What does politicising the personal mean? Where are we when it comes to complying with the 70s-feminist slogan that the personal is political? Have anticapitalist social movements taken into consideration this feminist claim? Does Anticapitalism promote resistance in the personal arena? Is the personal seen as politically mobilisable? Or is it shut away as non-political? What is a site of resistance? What does or does not constitute an issue worth politicising? And also, who is engaged in the debate? Who is self-rewarded with the privilege to say what counts and does not count as political? With neoliberalism advancing sharply as a totalising framework of life working subliminally on consensus and co-optation, it is crucial to ask these questions if we are to conceive anticapitalist resistance broadly and exhaustively, without leaving loose ends.
In the context of 60s and 70s USA political movements, the slogan the personal is political was popularised by Radical Second Wave Feminism. The key messages were that personal issues have a structural basis; that the micro is politically conditioned and subject to power relations; and that by politics we should understand all those strategies aimed at maintaining a dominant system. The private vs public divide was strategically used as a means to broaden the field of political struggle, since the slogan offered a platform for aspects that were not included in the traditional notion of the political. The starting point was recognising that the distinction between the personal (what is intrinsic to the personal realm and our own life) and the public (what is intrinsic to the community) is a conventional, historical and culturally contingent distinction.
As a central notion of Liberal and Capitalist nation states, the private vs public divide has remained relatively consistent as the hegemonic cosmovision in a way that it does not merely describe the world, but also offers a perspective to analyse social life. In assessing the impact of this distinction it is important to remember what feminists have coined as the “patriarchal adscription system of physical and symbolic spaces”. The fact that women were secluded to the private space, as it was known according to Liberalism, and were excluded from the liberal promises of freedom, and that men gave a superior and more prestigious meaning and value to the space they kept for themselves, known as the public space, is crucial to understanding which issues are regarded as politically important, and therefore liable to political interest and political activity. It is this spacial allocation of value that I draw on to examine whether the personal (made synonymous with the feminine and the private space) is given political significance. That is, to what extent are personal matters such as sexuality, relationships and family arrangements included in the political agenda?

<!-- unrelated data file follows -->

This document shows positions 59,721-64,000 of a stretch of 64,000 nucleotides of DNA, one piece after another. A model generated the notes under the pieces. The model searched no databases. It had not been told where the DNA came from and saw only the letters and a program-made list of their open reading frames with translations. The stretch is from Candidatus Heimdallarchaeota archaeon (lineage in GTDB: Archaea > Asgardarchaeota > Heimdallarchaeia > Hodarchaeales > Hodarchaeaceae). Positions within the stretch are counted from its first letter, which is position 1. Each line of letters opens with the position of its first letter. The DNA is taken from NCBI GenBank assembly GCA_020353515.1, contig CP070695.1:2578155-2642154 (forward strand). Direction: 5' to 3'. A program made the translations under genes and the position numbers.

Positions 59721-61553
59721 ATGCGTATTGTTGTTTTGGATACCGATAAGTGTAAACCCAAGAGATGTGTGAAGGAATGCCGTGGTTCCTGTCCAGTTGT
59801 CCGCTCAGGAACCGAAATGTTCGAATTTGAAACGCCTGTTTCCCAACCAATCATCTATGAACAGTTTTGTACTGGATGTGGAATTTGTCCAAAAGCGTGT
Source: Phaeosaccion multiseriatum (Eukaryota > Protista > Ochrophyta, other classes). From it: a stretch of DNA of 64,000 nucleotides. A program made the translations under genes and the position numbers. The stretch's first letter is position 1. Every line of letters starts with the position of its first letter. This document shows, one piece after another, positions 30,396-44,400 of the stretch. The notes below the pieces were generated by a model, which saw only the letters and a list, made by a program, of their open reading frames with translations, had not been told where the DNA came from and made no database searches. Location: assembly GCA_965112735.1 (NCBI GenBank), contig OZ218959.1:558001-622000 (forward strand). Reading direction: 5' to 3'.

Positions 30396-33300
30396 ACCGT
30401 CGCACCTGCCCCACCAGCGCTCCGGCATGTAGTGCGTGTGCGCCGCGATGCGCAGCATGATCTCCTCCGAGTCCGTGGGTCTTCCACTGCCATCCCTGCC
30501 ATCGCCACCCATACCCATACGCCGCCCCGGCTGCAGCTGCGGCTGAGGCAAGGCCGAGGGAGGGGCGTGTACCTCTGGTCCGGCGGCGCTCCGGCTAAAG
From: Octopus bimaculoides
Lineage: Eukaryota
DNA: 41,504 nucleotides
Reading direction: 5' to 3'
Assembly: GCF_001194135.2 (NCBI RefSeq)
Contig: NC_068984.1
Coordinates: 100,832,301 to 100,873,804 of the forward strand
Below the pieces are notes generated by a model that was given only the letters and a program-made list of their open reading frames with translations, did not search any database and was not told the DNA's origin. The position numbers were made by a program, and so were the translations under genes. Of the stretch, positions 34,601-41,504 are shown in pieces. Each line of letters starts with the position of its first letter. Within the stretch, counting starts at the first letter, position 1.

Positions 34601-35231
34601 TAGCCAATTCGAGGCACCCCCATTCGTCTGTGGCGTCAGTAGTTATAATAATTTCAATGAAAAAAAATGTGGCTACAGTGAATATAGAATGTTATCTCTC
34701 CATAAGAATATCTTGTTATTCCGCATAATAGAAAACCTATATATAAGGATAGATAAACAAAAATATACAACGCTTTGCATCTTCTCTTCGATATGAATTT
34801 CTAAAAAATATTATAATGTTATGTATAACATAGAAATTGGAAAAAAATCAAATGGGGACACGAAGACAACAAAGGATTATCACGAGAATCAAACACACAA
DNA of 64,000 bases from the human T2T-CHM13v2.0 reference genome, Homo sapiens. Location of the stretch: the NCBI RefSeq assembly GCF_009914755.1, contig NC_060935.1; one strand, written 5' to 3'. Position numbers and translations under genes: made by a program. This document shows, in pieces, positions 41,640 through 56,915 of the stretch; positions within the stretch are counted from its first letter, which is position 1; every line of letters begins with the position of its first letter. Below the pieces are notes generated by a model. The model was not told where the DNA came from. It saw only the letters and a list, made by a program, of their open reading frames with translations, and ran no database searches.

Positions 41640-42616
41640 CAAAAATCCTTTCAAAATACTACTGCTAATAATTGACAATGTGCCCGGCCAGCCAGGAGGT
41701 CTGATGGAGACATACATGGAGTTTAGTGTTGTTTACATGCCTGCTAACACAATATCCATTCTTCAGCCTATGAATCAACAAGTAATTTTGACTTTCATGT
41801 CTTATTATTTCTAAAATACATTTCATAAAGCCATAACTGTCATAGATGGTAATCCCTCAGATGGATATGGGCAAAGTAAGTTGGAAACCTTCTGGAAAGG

And here we get to (non)monogamy. Understanding monogamy as a hegemonic and compulsory sex-affective structure with deep political implications seems to be widely accepted among critics of capitalism, highlighting consequently the inseparability of sexuality and the political economy. This means acknowledging that monogamy includes sex-affectiveness but that it is not reduced to it. The connection between monogamy and other issues such as the sexual division of labour and the heteropatriarcal-nuclear family indicates, indeed, that within anticapitalist environments monogamy is also equated with socio-political organisation. The link between private property and monogamy’s privatisation of life, care and work, for example, is discursively present among anticapitalist activists, showing very clearly how the liberally demarcated private vs public spheres are connected. In this sense, one would expect that understanding monogamy this way would lead to, at least, question it politically as some sort of pro-capital sex-affectiveness intertwined with aspects that are institutional, structural and relational and therefore, to articulate nonmonogamy as an alternative societal arrangement that does not follow capital demands. However, it seems that within anticapitalist political groups, the personal remains out of the political debate, at least when it comes to challenging the normative power of social conventions on sexuality and relationships.